A lot of sounds captured on set are not usable for several reasons. It could be that the set's location had uncontrollable noises, too many background characters moving around, or the frequency of a scream wasn’t able to be picked up clearly on the mic. The truth is, human noises that aren’t spoken words are hard to pick up on set. 

The latter reason is why a lot of Hollywood’s best screams are dubbed by voice actors. Screams picked up on set typically are tossed to the side in favor of more clear and controlled screams performed by voice actors in post-production. 

Insider sat down with voice actors Ashley Peldon and Scott Whyte to talk about how they deliver the perfect scream whether it's a shriek of terror, rage, or grief. Here is a breakdown of how you can perform the perfect scream.

Study the scene. To deliver a believable reaction, study the scene to see what type of scream you’ll need to perform. Note what the emotional delivery of the actor is, and the lip movement to see if how they scream is building up or being released. 

Get into tune with your body. Where is the scream coming from? Focus on how your body reacts, and replicate that same bodily reaction to deliver a believable reaction.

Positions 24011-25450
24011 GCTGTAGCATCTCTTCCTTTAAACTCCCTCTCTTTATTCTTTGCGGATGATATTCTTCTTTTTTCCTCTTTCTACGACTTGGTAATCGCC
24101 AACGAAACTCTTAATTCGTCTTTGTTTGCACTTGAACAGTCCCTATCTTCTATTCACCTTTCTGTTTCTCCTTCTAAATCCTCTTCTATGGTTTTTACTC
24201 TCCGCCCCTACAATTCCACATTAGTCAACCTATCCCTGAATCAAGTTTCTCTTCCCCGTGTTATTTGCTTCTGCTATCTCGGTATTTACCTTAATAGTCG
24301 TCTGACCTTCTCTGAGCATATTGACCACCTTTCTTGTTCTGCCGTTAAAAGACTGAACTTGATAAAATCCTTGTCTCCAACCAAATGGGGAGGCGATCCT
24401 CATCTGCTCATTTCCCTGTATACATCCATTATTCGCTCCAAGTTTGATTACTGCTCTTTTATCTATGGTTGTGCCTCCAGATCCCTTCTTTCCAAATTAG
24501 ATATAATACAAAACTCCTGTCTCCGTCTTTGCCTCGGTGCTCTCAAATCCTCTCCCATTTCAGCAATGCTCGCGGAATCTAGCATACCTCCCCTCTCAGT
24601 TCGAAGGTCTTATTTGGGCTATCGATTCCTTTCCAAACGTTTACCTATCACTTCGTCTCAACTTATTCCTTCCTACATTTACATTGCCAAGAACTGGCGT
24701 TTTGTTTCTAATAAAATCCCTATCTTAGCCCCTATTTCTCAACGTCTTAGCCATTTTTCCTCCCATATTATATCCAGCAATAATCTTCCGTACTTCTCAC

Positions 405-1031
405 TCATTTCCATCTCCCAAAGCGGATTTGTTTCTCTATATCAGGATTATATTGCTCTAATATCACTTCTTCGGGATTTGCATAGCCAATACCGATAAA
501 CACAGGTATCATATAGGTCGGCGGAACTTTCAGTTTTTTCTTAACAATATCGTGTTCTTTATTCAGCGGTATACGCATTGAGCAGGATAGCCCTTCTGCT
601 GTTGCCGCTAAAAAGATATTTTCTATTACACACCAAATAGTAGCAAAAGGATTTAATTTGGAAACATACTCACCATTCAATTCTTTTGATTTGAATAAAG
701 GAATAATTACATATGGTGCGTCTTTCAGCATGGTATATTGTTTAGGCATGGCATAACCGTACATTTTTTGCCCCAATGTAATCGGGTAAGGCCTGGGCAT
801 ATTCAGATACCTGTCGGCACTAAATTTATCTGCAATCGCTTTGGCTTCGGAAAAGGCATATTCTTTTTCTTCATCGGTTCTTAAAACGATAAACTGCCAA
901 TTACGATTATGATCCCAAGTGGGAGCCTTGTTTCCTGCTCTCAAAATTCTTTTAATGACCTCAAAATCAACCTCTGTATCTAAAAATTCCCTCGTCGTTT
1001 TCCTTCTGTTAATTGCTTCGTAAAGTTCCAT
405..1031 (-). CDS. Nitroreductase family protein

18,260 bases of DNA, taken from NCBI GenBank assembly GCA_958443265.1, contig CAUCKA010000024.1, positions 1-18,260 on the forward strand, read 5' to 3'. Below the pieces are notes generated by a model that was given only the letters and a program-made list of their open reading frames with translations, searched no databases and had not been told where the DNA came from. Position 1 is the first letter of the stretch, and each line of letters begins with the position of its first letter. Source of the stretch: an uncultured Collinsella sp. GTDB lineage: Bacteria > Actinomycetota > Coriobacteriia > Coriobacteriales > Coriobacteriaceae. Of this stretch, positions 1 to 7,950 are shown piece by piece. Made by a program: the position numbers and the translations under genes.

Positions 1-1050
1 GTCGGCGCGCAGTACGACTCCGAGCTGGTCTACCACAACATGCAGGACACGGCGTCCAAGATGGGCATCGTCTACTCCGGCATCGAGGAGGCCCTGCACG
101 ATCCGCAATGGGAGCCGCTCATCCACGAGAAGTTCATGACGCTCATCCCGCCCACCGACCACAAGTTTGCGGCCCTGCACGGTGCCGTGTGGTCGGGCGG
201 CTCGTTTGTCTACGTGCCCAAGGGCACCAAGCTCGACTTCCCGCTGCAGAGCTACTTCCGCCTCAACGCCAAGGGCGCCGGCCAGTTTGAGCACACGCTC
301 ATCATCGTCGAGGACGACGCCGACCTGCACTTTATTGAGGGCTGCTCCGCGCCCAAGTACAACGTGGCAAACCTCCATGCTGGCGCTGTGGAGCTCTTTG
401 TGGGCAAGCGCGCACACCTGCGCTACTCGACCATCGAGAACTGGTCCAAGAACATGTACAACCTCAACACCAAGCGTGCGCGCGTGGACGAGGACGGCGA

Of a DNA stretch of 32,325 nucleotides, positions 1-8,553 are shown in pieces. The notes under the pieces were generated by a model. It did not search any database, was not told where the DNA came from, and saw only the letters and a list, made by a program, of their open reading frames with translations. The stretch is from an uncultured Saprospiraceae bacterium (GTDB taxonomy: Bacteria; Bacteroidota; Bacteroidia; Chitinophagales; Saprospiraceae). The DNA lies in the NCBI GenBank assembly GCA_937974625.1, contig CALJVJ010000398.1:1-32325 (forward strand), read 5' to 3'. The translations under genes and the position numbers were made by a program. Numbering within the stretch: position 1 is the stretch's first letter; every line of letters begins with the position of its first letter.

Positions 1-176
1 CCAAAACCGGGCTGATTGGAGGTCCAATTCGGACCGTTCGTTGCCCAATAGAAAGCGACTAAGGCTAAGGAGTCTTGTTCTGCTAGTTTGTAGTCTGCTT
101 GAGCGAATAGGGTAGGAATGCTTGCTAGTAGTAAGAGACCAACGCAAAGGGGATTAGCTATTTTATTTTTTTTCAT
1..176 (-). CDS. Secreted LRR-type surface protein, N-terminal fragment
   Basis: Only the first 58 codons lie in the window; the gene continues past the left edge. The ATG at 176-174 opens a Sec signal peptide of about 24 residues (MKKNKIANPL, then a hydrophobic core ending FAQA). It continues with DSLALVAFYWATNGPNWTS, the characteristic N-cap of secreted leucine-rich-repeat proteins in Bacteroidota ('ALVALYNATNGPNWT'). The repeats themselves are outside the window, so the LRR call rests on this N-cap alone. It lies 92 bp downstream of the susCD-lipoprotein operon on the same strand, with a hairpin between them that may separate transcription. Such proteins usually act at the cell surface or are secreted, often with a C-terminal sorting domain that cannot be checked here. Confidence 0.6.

Add efforts into fight scenes. These wordless physical reactions known as efforts are the body’s reactions to punches, blows, and physical distress. These screams are a push-out sensation on the body, mimicking an impact attached to the sound. 

Have variation in your screams. The subtle variation helps keep the scene alive. Even if the part is small, channel in the emotions you would feel in each frame and release it through a carefully crafted, emotionally charged scream. 

Be able to mimic actors. Mimicing is a great skill that a voice actor should master before steping into a recording booth. This will help when creating a scream for high-profile actors like Tom Hardy, who Scott Whyte dubbed for in Venom

Chase the scene, then look for the specifics. Play through the scene, creating efforts and screams for when they are needed. Then, look back for specific reactions of the actors in small moments to replicate the most accurant sound that would look and sound believable to the audience. 

Mix the actor’s vocals with the dubbed vocals. This layer of sound helps make the scream powerful and grounded in a film’s reality. The human body is limited, so break those limitations with sound mixing to create the perfect scream for your project.

The_bees_from_the_wicker_man'Not the bees!' from 'The Wicker Man'Credit: Sony Pictures Releasing

All of these screams—whether they are fear, rage, or fighting sounds—can be mastered through careful attention to detail and trial and error. Voice actors, who go criminally unnoticed in Hollywood, play a huge role in bringing to life action, pain, and fear. 

Don’t settle for a generic scream that doesn't match an actor’s performance. Instead, use these tips and tricks to create a sound effect that fits perfectly into your film, keeping your audience in the scene for longer. 

What are some of your favorite or less favorite screams in cinema? Let us know what they are in the comments below! 

Source: Insider